Skin cancer is the most common form of cancer in Australia, with almost two in three Australians will be diagnosed with some form of skin cancer during their lifetimes. This is why early detection and prevention are so important.
While some people are especially at risk – such as those with fair skin and hair, light-coloured eyes and a family history of skin cancer – all Australians should make sure to check their own skin every three months and attend annual screenings to ensure they have the earliest possible detection.
How common is each type of skin cancer?
There are three types of skin cancer:
- Basal cell carcinoma
- Squamous cell carcinoma
The first two are the most common types of skin cancer, but they are also the least aggressive. Melanoma is the most dangerous of the three types, as it is more likely to spread to lymph nodes and other organs in the body. Thankfully, it is the least common type of skin cancer.
Number of diagnoses in Australia over the years
According to the Melanoma Institute Australia, about 14,000 Australians are diagnosed with melanoma each year. Non-melanoma skin cancer is far more common, leading about 750,000 Australians to seek treatment annually.
While the incidence of skin cancer has been rising in Australia since the 1950s, mortality rates have decreased for most age groups and stabilised for others since the 1980s.
This is mostly because of increased awareness, which has often led to earlier detection. Early detection can greatly increase the success of treatment. Improvements in sun protection, such as more widely available information on the correct use of sunscreen and other protection measures are also positive forces influencing the lower mortality rates.
Treatment options and survival rates
All suspicious lesions noticed either by the patient themselves or by a doctor at an annual screening will undergo further diagnostic testing. This usually involves a biopsy, in which a sample of the cells in question is examined by a pathologist.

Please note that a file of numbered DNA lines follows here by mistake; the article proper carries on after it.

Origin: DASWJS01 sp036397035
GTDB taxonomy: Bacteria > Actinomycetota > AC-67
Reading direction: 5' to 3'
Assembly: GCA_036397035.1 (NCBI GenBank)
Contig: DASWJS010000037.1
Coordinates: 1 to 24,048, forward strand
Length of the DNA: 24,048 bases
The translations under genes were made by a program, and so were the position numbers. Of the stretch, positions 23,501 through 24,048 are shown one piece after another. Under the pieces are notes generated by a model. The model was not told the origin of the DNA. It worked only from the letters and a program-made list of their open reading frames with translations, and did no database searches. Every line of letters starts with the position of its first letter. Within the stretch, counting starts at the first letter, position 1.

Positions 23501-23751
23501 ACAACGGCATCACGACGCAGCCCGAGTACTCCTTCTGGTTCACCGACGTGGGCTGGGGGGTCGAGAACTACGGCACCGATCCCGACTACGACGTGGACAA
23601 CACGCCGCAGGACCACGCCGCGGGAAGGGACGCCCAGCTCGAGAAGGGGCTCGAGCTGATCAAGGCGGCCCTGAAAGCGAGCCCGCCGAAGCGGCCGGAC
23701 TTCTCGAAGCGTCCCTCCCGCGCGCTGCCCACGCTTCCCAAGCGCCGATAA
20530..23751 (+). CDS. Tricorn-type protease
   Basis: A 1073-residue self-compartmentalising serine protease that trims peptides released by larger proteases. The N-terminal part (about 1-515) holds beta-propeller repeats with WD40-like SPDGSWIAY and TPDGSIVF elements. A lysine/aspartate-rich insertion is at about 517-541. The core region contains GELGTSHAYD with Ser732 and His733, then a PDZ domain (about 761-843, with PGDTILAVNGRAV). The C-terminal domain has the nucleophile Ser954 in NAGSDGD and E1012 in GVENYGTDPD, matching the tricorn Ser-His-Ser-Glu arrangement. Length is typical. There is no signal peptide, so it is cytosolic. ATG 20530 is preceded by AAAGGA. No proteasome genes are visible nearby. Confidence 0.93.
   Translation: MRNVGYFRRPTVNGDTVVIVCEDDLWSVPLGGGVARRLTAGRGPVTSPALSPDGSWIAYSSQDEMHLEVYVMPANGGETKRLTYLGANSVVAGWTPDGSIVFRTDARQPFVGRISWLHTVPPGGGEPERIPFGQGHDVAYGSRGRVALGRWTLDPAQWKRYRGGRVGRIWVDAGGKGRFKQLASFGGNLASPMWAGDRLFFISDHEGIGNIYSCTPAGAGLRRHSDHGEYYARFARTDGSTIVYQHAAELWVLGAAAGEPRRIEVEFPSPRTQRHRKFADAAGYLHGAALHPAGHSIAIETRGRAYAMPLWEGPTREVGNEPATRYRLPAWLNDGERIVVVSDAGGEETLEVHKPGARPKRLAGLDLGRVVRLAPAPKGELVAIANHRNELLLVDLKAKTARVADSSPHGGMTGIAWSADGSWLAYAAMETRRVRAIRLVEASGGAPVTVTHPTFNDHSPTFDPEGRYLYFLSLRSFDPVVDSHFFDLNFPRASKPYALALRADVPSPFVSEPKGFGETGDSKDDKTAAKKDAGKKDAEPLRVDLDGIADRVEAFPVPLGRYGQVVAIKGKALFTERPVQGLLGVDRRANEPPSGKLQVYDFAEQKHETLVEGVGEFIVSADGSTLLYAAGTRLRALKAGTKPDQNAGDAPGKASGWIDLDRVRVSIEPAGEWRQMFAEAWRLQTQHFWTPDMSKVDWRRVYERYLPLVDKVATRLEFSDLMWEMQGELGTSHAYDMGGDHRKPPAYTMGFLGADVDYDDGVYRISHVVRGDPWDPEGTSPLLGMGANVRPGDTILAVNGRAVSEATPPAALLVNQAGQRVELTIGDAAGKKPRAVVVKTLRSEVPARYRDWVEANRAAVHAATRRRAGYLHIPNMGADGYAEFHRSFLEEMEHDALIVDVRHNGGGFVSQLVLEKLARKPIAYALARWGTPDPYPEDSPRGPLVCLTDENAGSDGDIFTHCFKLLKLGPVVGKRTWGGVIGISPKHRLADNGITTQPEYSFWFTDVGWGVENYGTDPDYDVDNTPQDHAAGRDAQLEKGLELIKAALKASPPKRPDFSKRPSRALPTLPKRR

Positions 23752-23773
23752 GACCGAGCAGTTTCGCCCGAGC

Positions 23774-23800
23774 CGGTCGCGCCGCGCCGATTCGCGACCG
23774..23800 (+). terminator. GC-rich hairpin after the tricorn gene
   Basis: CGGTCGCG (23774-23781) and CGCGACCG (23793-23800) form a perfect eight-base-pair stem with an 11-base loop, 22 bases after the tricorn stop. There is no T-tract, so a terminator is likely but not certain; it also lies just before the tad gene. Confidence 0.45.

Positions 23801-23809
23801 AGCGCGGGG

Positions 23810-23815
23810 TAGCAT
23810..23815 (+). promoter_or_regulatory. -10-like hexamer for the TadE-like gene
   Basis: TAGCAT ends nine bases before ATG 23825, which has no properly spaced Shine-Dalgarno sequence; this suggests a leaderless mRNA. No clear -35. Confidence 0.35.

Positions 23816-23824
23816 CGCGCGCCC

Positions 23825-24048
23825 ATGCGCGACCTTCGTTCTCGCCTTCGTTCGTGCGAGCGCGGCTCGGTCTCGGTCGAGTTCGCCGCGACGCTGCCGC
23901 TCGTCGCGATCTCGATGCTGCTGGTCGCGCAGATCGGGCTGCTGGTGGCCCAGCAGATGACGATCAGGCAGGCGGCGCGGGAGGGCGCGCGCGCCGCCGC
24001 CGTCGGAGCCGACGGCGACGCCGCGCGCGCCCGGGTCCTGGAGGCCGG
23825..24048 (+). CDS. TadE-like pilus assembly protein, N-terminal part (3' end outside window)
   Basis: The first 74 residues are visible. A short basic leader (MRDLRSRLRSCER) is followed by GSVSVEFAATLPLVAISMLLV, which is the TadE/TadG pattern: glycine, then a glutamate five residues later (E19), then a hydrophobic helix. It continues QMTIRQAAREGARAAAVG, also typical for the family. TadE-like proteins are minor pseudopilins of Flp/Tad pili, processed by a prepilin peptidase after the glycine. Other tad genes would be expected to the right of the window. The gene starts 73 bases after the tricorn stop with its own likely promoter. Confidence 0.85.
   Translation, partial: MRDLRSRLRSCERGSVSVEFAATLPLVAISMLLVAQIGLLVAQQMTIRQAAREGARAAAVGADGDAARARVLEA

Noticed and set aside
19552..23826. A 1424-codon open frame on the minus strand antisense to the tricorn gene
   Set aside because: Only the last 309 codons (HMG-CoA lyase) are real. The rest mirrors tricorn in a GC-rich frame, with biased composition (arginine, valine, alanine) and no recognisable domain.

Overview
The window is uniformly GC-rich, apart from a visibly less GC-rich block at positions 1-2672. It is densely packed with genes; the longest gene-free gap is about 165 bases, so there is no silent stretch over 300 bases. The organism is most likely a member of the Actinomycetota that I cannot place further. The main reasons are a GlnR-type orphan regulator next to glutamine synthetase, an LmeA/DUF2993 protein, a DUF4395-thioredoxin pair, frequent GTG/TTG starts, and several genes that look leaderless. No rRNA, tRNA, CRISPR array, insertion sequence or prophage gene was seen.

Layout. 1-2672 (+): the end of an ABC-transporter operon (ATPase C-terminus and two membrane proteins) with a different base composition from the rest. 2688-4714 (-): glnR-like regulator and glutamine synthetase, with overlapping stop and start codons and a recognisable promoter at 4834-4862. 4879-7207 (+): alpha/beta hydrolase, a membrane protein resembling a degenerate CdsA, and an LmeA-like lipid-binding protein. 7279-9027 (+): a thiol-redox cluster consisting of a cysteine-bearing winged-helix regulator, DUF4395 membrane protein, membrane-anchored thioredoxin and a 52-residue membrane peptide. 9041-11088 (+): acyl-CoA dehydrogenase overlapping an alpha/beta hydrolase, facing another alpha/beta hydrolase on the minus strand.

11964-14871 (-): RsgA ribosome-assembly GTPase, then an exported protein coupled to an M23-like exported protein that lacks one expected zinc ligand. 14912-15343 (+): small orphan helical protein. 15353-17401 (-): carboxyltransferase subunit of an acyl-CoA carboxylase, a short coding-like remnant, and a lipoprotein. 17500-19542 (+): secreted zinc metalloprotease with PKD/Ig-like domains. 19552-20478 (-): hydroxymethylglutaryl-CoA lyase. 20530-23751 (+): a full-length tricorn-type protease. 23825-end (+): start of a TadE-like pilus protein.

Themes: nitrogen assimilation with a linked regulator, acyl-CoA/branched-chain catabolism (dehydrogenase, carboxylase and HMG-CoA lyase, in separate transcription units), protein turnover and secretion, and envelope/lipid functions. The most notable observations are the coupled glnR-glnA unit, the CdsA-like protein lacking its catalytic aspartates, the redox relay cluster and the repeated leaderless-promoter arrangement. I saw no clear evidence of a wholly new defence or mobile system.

If cancer is detected, the biopsy can also help determine which stage it is in. For melanomas, the thickness of the lesion and the presence and degree of spreading to other parts of the body are also important for staging.
In the early stages, most skin cancers are treated by surgically removing the lesion and, if it is a melanoma, some of the surrounding skin. In later stages, removal of affected lymph nodes, radiotherapy and immunotherapy may be used.
Survival rates are always dependent on the stage the cancer was at when it was detected, but also on age and general health at diagnosis. The earlier skin cancer is detected, the better the survival rates. Overall, 90% of those diagnosed with melanoma survive the first 5 years – remarkable evidence for the success of early detection schemes.
If you see a spot or mole that hasn’t been there before, that has changed shape, size or colour recently, or develop a spot that is sore to the touch, make sure to schedule an appointment with your doctor immediately. Early detection will make treatment easier, quicker and decrease the risks of the cancer spreading.